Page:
New CUPA-HR Report Shows Associate’s Institutions Lead in Retirement Benefits Offerings
According to findings from CUPA-HR’s Benefits in Higher Education Report — Paid Time Off, Tuition Reimbursement, and Retirement, associate’s institutions have some of the most generous retirement benefits in comparison to doctoral, masters or baccalaureate institutions.
The 403(b) plan is the most popular retirement plan for both private institutions (where 92 percent offer it) and public institutions (where 95 percent offer it). The median maximum employer contribution is 8 percent of the employee’s salary, though associate’s institutions have a median employer contribution of 9.5 percent.
Only 4 percent of associate’s institutions charge record-keeping fees. Other classifications are more mixed. Overall, 44 percent of institutions charge record-keeping fees for retirement plans. Among institutions that charge record-keeping fees, private institutions charge higher fees than do public institutions.
Other findings from the CUPA-HR Benefits in Higher Education Annual Report include:
- Only about one-third of institutions surveyed offer paid parental leave beyond vacation and sick time. Since 2018, the number of institutions offering paid parental leave for all types of new parents increased by about 9 percentage points.
- More than half of institutions (57 percent) offer some form of short-term disability leave. Short-term disability leave is more common at private institutions than at public institutions.
- Paid-time-off (PTO) plans that separate sick and vacation leave offer more PTO and higher PTO accrual limits than PTO plans that combine sick and vacation leave.
- Nearly all institutions (98 percent) offer tuition benefits to full-time employees, and most institutions also offer tuition benefits to full-time employees’ spouses (87 percent) and children (91 percent). A smaller percentage of institutions offer these benefits to domestic partners, and these benefits are more commonly provided to same-sex domestic partners than to opposite-sex domestic partners.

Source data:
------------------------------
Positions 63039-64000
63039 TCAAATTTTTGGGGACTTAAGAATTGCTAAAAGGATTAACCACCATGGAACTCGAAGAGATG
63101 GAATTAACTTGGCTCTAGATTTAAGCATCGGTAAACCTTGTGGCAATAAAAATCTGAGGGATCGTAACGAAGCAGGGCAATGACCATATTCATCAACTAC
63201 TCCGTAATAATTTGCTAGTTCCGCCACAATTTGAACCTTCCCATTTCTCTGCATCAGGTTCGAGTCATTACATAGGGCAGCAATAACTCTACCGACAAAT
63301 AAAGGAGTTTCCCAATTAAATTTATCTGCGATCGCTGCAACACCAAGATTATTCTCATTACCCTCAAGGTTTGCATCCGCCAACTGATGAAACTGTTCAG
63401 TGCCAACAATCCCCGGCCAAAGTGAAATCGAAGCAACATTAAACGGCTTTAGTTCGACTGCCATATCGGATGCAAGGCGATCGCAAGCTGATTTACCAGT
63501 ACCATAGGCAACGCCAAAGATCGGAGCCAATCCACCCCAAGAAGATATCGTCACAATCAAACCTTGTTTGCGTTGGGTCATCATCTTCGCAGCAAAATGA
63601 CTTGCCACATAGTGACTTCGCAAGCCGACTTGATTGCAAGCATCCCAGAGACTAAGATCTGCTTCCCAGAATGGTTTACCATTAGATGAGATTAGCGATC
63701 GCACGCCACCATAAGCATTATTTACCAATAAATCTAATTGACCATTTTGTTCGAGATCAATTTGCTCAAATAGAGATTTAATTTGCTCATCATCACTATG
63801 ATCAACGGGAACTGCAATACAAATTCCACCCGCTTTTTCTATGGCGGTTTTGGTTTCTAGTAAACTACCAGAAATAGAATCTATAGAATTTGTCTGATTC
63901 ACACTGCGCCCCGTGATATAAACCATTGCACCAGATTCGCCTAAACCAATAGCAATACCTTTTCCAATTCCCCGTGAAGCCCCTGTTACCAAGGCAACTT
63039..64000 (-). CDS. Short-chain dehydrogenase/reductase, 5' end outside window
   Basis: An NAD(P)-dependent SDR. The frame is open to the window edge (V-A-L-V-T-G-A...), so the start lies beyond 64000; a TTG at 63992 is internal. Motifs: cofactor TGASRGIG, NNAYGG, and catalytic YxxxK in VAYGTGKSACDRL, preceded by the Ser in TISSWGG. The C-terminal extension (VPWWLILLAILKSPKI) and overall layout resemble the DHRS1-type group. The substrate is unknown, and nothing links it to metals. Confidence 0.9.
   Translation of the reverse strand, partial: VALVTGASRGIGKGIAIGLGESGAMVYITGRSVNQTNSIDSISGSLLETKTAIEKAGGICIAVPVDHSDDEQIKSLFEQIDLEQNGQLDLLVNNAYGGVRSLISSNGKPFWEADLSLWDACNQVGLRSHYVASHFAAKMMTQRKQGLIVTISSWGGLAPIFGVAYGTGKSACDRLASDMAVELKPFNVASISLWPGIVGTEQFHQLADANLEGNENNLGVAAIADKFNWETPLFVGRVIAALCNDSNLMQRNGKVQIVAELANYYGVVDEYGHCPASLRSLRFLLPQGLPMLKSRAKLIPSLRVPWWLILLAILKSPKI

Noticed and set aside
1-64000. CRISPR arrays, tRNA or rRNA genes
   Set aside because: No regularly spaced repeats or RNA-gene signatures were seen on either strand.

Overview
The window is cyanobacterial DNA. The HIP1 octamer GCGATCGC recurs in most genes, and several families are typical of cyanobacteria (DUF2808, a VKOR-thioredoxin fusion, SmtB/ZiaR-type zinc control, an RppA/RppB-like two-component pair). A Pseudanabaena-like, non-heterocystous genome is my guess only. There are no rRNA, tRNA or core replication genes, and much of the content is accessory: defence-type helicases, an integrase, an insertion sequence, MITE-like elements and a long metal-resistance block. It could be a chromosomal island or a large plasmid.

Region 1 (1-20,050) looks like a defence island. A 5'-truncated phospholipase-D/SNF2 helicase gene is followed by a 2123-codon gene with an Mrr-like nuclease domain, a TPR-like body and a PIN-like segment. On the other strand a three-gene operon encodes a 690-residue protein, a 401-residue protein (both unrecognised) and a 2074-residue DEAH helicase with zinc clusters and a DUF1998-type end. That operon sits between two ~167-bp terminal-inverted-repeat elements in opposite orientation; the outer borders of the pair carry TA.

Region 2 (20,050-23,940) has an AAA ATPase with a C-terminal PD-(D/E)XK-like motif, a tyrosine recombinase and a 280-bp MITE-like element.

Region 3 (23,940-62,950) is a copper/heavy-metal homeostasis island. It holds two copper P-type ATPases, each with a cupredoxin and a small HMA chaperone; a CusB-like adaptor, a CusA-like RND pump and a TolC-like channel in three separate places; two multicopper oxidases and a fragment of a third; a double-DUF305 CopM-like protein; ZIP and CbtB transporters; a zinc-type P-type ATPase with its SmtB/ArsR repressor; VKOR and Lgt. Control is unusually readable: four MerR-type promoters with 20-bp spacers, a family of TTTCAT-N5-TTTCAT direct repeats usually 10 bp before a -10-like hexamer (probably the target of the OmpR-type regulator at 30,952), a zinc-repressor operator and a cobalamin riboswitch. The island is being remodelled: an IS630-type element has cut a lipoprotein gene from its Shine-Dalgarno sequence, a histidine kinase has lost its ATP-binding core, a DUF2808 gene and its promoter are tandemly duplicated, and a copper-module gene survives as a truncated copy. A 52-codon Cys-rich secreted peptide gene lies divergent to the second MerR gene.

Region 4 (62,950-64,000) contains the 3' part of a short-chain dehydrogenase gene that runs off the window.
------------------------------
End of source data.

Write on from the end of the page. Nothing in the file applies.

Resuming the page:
A total of 419 institutions completed the survey. Institutions are well represented in this year’s data by classification, affiliation, and region. Because this data was collected with an effective date of January 1, 2020, this report provides the most up-to-date baseline workforce data to gauge the changes that are made to these benefits in the next year as a result of budget cuts due to the COVID-19 pandemic.
CUPA-HR’s survey of benefits for higher education employees has been conducted since 2003. Data is typically collected on healthcare benefits in odd years and on paid time off, tuition reimbursement, and retirement benefits in even years. Because higher ed institutions are facing severe budget cuts in the wake of COVID-19, CUPA-HR will collect data on all benefits for the 2020-21 cycle — including healthcare, paid time off, tuition reimbursement, and retirement benefits — to help institutions make data-based decisions on benefits change.